Assassination of Ripudaman Singh Malik: no known motive, says RCMP

Assassination of Ripudaman Singh Malik : no motive known, underlines the RCMP

The septuagenarian had been acquitted in March 2005 of charges in connection with the the 1985 Air India flight bombing, Canada's deadliest terrorist attack.

Ripudaman Singh Malik left the BC Supreme Court in 2005 after being acquitted of the 1985 Air India flight bombing.

In the aftermath of the speculative murder of Ripudaman Singh Malik in Greater Vancouver, the Royal Canadian Mounted Police (RCMP) in Surrey say the motive for the crime is still unknown and are actively seeking witnesses who may help him with the investigation.

The RCMP's Integrated Homicide Investigation Team (IHIT) released video of a white Honda CRV on Friday. Investigators suspect the vehicle was used by the perpetrator(s).

[The car] arrived just before the attack and waited for Mr. Malik, IHIT Sgt. David Lee said Friday, based on footage from the vehicle's closed-circuit television (CCTV) system. The white Honda CRV was later found on fire near the scene of the murder.

The Integrated Homicide Investigation Team is still trying to confirm if the suspect vehicle is a stolen vehicle.

IHIT is unaware at this time if the assassination was videotaped as CCTV footage is still being analyzed.

The team asks Anyone with dash cam footage of the scene of the incident or where the suspect vehicle was found, taken between 7 a.m. and 10 a.m. Thursday, to contact the unity. Witnesses are also encouraged to come forward.

We can't specify the number of people [in the vehicle], because we don't want to influence the witnesses, we want them to come to us, regardless of how many people they saw, says Sergeant David Lee.

Ripudaman Singh Malik was targeted by several shots around 9.30am Thursday in Surrey. The RCMP confirmed his identity the day after the event, after statements from his son and two witnesses.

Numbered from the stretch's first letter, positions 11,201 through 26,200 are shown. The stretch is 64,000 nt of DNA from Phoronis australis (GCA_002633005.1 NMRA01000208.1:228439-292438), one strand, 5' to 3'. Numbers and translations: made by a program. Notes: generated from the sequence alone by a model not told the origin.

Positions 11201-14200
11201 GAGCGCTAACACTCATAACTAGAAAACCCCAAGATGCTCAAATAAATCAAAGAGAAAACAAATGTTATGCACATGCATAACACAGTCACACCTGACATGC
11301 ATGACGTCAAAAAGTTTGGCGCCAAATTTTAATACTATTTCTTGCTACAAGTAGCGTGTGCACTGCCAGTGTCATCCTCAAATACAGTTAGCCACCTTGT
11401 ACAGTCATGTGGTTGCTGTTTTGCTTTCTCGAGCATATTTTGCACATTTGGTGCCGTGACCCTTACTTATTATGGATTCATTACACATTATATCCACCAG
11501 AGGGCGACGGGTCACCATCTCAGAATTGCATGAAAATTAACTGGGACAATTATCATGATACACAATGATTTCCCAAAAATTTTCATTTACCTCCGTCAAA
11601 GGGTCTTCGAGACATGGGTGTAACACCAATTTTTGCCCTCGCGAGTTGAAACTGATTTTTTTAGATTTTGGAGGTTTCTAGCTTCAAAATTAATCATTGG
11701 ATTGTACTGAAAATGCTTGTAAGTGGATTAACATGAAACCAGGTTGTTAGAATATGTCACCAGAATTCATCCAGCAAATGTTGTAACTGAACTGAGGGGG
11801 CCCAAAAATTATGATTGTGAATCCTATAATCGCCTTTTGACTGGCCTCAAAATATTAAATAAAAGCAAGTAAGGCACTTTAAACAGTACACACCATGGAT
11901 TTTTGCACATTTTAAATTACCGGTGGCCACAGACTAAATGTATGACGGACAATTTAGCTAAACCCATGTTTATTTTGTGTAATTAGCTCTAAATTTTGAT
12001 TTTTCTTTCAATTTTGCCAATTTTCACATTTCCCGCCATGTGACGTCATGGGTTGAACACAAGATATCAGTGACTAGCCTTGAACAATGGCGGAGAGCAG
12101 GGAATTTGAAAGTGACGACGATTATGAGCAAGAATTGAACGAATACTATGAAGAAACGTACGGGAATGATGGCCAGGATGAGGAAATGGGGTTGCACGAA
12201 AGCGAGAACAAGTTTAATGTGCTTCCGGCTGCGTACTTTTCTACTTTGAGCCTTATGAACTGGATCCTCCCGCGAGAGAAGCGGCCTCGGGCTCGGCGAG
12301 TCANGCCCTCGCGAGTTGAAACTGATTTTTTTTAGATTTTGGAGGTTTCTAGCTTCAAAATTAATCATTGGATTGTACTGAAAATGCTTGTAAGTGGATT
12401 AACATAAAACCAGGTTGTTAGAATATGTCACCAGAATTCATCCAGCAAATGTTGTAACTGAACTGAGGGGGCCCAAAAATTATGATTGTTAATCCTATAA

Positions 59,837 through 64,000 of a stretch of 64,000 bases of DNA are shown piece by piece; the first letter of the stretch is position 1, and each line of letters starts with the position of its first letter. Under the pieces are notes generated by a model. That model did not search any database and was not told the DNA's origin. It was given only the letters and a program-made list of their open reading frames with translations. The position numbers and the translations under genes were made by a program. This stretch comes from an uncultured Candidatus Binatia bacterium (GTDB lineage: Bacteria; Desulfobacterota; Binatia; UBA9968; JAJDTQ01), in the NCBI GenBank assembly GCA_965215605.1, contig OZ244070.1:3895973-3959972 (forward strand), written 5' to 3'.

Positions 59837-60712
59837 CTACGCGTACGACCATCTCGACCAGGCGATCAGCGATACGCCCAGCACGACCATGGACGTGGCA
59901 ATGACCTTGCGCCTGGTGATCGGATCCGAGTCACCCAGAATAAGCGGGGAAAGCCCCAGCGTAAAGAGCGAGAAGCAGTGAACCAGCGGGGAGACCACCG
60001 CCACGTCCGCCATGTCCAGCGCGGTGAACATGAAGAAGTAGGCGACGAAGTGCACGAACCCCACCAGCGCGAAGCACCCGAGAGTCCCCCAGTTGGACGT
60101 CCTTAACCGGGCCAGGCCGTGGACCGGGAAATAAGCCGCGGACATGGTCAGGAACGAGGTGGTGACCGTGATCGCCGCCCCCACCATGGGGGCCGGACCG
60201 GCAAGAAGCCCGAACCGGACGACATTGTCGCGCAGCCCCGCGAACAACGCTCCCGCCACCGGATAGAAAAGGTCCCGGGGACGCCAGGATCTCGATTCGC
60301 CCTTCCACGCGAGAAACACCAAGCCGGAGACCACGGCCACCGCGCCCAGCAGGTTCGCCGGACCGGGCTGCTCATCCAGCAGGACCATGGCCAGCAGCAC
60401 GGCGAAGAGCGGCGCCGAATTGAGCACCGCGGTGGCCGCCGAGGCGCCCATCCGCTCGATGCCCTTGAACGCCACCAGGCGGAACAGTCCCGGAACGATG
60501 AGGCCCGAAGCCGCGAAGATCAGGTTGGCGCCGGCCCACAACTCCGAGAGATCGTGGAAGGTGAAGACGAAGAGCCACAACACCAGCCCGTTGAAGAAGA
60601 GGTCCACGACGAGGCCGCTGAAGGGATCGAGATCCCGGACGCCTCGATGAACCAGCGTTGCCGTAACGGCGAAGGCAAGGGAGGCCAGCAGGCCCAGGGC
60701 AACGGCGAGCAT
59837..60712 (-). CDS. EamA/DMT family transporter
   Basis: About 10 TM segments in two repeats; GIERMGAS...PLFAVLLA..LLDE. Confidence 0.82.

While the investigation continues, the RCMP also called for avoiding speculation about the motive for the killing. We are aware of its affiliation with the Air India flight, but at this point we are following the evidence and will not respond to speculation, says Sergeant David Lee.

Although there is no indication that this assassination is linked to the Air India bombing of 1985, the incident has awakened painful memories in those close to the victims. It brings back all that we have been through for the past 37 years, the wounds and our failures, says Deepak Khandelwal, of the Association of Families of the Victims of the attack.

I was in court in 2005 when he was acquitted, that brings all that back too. The numbness one felt when two people who had significant evidence against them were acquitted, he said.

Many people have forgotten this incident, but there were 280 Canadians on this flight, my two sisters are Canadian, I am a Canadian citizen, he said, lamenting the lack of consideration given to the families of the victims at the time.

The millionaire businessman was also very well known in the Sikh community. Ripudaman Singh Malik notably established the Khalsa Credit Union bank and the Khala school in Surrey. I am very sad, we have lost a hero, testifies for his part Raghbir Bhinder, a member of the community.

In a Facebook post, the son of Ripudaman Singh Malik says he prays that the tragedy is not linked to the Air India bombing.

My father was committed to his community, to his family, his goal was to see the Sikh immigrant community flourish through education and financial security, he writes. He leaves behind his wife, 5 children and 8 grandchildren.

With information from Benoit Ferradini and Meera Bains

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